'Then she is dead,' he said, with a quiet that Dr. Dennison had not expected.
'Twenty physicians – a hundred physicians could not have saved her, Sir Edric. She was —' He gave some details of medical interest.
'Dennison,' said Sir Edric, still speaking with calm and restraint, 'why do you seem thus indisposed and panic-stricken? You are a physician; have you never looked upon the face of death before? The soul of my wife is with God —'
'Yes,' murmured Dennison, 'a good woman, a perfect, saintly woman.'
'And,' Sir Edric went on, raising his eyes to the ceiling as though he could see through it, 'her body lies in great dignity and beauty upon the bed, and there is no horror in it. Why are you afraid?'
'I do not fear death, Sir Edric.'
'But your hands – they are not steady. You are evidently overcome. Does the child live?'
'Yes, it lives.'
'Another boy – a brother for young Edric, the child that Alice bore me?'
'There – there is something wrong. I do not know what to do. I want you to come upstairs. And, Sir Edric, I must tell you, you will need your self-command.'
'Dennison, the hand of God is heavy upon me; but from this time forth until the day of my death I am submissive to it, and God send that that day may come quickly! I will follow you and I will endure.'
He took one of the high silver candlesticks from the table and stepped towards the door. He strode quickly up the staircase, Dr. Dennison following a little way behind him.
As Sir Edric waited at the top of the staircase he heard suddenly from the room before him a low cry. He put down the candlestick on the floor and leaned back against the wall listening. The cry came again, a vibrating monotone ending in a growl.
His voice choked; he could not go on.
'Yes,' said the doctor, 'it is in there. I had the two women out of the room, and got it here. No one but myself has seen it. But you must see it, too.'
He raised the candle and the two men entered the room – one of the spare bedrooms. On the bed there was something moving under cover of a blanket. Dr. Dennison paused for a moment and then flung the blanket partially back.
They did not remain in the room for more than a few seconds. The moment they got outside, Dr. Dennison began to speak.
'Sir Edric, I would fain suggest somewhat to you. There is no evil, as Sophocles hath it in his "Antigone," for which man hath not found a remedy, except it be death, and here —'
Sir Edric interrupted him in a husky voice.
'Downstairs, Dennison. This is too near.'
It was, indeed, passing strange. When once the novelty of this – this occurrence had worn off, Dr. Dennison seemed no longer frightened. He was calm, academic, interested in an unusual phenomenon. But Sir Edric, who was said in the village to fear nothing in earth, or heaven, or hell, was obviously much moved.
When they had got back to the dining-room, Sir Edric motioned the doctors to a seat.
'Now, then,' he said, 'I will hear you. Something must be done – and tonight.'
'Exceptional cases,' said Dr. Dennison, 'demand exceptional remedies. Well, it lies there upstairs and is at our mercy. We can let it live, or, placing one hand over the mouth and nostrils, we can –'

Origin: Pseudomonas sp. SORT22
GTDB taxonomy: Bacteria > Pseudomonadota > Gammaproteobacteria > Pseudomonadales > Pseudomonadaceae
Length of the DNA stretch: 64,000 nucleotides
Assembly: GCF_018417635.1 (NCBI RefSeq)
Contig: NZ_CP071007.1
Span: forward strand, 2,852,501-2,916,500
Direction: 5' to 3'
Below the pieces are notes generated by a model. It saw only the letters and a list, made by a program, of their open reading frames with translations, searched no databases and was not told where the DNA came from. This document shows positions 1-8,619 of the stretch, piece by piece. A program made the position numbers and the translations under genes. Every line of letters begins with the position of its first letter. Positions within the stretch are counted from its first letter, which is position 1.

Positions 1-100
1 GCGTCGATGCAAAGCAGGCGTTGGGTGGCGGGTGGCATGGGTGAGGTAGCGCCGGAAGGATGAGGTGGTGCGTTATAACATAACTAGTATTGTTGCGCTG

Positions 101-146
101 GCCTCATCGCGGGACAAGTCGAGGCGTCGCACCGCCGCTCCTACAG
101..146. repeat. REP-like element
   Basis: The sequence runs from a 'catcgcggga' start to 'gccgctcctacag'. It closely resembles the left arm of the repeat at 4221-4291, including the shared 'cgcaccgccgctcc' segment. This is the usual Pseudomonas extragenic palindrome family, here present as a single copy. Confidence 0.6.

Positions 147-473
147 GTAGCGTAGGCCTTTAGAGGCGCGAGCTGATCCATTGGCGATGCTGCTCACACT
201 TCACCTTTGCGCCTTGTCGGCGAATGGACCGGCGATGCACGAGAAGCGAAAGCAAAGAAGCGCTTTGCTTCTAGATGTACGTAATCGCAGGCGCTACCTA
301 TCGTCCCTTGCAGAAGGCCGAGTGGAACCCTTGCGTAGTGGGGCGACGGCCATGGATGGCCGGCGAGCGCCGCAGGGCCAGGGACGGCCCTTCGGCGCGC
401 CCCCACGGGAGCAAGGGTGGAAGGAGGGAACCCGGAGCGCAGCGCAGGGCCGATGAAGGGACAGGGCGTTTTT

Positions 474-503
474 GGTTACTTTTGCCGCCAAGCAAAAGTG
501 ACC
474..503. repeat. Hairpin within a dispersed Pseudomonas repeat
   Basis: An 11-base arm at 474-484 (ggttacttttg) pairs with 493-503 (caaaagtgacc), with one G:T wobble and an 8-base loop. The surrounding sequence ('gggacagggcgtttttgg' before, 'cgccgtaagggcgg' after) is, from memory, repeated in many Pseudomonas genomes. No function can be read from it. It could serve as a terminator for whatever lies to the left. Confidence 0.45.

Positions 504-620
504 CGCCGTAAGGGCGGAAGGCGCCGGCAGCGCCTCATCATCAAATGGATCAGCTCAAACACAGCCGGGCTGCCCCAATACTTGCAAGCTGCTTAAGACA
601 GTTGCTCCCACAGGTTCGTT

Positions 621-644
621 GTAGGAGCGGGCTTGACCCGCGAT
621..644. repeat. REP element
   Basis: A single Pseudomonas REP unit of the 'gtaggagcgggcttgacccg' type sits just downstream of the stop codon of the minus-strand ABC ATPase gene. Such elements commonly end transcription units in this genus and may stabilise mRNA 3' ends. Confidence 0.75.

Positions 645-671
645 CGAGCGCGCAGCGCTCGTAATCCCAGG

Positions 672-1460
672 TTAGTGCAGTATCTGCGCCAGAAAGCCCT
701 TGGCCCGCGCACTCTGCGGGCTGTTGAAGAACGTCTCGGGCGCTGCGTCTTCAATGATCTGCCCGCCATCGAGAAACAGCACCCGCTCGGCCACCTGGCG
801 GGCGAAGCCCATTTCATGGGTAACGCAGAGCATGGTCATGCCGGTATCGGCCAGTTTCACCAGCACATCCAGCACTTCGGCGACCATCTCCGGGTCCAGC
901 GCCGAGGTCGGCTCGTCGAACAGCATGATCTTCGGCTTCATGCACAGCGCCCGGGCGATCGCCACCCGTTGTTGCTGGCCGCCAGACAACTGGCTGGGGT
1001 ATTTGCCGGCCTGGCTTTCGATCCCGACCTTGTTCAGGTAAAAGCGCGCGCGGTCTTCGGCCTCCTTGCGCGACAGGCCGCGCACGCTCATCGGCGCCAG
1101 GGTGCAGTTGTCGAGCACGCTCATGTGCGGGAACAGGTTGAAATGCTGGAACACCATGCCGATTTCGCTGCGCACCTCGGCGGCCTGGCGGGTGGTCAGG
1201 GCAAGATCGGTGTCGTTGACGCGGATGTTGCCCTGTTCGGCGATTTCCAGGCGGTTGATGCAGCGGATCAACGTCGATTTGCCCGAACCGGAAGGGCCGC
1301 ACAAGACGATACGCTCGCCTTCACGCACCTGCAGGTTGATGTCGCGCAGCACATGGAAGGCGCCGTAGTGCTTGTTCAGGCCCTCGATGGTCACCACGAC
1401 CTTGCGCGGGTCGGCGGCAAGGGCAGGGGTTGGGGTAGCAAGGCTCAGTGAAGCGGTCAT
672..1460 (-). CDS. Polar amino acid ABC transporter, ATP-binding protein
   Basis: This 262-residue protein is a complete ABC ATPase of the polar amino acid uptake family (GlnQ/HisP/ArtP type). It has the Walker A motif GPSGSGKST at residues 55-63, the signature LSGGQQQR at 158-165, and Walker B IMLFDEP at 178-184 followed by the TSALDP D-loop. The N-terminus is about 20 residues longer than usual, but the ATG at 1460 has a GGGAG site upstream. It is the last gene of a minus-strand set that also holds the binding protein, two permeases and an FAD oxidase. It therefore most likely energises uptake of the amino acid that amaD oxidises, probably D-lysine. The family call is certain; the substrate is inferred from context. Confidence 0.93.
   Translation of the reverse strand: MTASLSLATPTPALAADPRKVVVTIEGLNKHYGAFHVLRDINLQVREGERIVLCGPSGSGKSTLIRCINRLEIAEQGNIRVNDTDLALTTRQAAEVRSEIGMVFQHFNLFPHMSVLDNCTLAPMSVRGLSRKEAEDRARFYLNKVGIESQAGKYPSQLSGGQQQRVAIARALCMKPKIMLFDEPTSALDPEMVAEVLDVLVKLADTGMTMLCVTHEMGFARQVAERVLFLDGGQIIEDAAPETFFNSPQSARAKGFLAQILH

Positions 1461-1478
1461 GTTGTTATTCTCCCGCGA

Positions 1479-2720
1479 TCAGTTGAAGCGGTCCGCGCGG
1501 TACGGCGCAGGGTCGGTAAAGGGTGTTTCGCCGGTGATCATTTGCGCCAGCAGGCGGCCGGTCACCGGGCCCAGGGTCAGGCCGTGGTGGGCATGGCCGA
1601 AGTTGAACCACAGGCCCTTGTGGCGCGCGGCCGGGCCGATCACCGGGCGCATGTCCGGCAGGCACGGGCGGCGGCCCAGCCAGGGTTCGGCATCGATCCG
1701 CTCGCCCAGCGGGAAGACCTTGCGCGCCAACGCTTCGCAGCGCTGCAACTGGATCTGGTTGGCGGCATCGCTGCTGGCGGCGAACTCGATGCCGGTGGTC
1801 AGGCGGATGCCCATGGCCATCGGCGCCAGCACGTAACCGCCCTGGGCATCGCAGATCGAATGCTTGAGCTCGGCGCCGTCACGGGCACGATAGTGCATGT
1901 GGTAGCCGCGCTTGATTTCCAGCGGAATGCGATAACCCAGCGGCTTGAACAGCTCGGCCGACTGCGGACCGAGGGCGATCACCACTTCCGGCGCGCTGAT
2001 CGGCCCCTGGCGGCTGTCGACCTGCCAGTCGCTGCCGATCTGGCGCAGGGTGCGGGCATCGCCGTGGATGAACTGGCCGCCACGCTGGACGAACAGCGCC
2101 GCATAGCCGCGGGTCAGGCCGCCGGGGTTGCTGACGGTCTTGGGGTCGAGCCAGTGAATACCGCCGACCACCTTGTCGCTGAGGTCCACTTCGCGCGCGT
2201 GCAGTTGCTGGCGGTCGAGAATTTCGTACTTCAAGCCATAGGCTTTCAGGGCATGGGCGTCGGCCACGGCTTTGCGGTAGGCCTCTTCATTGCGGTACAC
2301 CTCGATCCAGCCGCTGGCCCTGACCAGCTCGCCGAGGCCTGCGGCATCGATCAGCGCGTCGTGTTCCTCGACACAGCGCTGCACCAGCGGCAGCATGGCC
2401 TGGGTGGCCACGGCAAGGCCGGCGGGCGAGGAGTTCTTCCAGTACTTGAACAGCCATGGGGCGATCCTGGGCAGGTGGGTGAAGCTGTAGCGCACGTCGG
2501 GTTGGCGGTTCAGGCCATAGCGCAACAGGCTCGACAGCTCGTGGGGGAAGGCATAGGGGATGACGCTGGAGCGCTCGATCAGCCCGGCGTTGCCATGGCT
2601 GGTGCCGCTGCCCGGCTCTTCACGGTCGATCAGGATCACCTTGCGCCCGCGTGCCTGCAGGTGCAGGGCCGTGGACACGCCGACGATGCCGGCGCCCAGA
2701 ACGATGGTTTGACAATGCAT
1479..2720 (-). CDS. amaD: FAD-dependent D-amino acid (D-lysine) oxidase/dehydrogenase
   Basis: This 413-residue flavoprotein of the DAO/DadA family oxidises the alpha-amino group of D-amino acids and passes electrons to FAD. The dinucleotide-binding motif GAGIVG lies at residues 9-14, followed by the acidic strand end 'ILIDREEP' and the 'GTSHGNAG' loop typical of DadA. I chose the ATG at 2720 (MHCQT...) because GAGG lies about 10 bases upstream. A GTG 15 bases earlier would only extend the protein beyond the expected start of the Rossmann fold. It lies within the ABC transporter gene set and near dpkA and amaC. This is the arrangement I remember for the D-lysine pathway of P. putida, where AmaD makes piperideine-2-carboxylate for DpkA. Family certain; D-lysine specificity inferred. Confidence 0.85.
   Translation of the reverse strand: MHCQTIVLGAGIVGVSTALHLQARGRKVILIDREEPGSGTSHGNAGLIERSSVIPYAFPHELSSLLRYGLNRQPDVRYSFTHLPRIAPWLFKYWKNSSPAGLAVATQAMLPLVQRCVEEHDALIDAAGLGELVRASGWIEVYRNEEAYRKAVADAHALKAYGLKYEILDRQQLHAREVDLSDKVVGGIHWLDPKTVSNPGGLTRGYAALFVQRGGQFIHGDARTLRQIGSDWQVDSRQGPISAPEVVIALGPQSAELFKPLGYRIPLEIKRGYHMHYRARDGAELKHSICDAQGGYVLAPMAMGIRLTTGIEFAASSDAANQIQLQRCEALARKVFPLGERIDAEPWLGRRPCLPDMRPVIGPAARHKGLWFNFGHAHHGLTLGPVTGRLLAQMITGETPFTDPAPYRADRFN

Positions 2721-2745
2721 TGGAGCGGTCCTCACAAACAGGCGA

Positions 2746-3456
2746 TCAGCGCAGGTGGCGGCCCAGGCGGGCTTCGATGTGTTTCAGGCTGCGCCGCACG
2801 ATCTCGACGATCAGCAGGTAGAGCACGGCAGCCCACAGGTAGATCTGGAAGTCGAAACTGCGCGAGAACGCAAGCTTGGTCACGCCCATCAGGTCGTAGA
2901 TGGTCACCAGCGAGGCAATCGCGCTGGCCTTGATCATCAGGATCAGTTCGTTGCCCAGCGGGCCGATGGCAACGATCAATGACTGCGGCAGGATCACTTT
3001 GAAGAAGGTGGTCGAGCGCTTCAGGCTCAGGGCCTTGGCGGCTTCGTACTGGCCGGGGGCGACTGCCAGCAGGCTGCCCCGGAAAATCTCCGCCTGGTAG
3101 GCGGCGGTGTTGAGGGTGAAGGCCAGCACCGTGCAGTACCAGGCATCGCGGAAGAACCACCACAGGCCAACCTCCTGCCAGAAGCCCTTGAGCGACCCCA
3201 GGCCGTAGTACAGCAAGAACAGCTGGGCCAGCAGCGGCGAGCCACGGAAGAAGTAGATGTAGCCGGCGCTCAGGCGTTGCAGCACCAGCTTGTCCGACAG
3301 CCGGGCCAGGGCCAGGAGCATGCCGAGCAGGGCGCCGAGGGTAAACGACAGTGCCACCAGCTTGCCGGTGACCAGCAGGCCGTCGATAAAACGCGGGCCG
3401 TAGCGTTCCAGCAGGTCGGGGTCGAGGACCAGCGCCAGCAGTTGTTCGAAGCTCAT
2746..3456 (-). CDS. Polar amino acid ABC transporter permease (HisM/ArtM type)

'Stop,' said Sir Edric. 'This thing has so crushed and humiliated me that I can scarcely think. But I recall that while I waited for you I fell upon my knees and prayed that God would save Eve. And, as I confessed unto Him more than I will ever confess unto man, it seemed to me that it were ignoble to offer a price for His favour. And I said that whatsoever punishment I had to bear, I would bear it; and whatsoever He called upon me to do, I would do it; and I made no conditions.'
'Now my punishment is of two kinds. Firstly, my wife, Eve, is dead. And this I bear more easily because I know that now she is numbered with the company of God's saints, and with them her pure spirit finds happier communion than with me; I was not worthy of her. And yet she would call my roughness by gentle, pretty names. She gloried, Dennison, in the mere strength of my body, and in the greatness of my stature. And I am thankful that she never saw this – this shame that has come upon the house. For she was a proud woman, with all her gentleness, even as I was proud and bad until it pleased God this night to break me even to the dust. And for my second punishment, that, too, I must bear. This thing that lies upstairs, I will take and rear; it is bone of my bone and flesh of my flesh; only, if it be possible, I will hide my shame so that no man but you shall know of it.'
'This is not possible. You cannot keep a living being in this house unless it be known. Will not these women say, Where is the child?"'
Sir Edric stood upright, his powerful hands linked before him, his face working in agony; but he was still resolute.
'Then if it must be known, it shall be known. The fault is mine. If I had but done sooner what Eve asked, this would not have happened. I will bear it.'
'Sir Edric, do not be angry with me, for if I did not say this, then I should be but an ill counsellor. And, firstly, do not use the word shame. The ways of nature are past all explaining; if a woman be frail and easily impressed, and other circumstances concur, then in some few rare cases a thing of this sort does happen. If there be shame, it is not upon you but upon nature – to whom one would not lightly impute shame. Yet it is true that common and uninformed people might think that this shame was yours. And herein lies the great trouble – the shame would rest also on her memory.'
'Then,' said Sir Edric, in a low, unfaltering voice, 'this night for the sake of Eve I will break my word, and lose my own soul eternally.'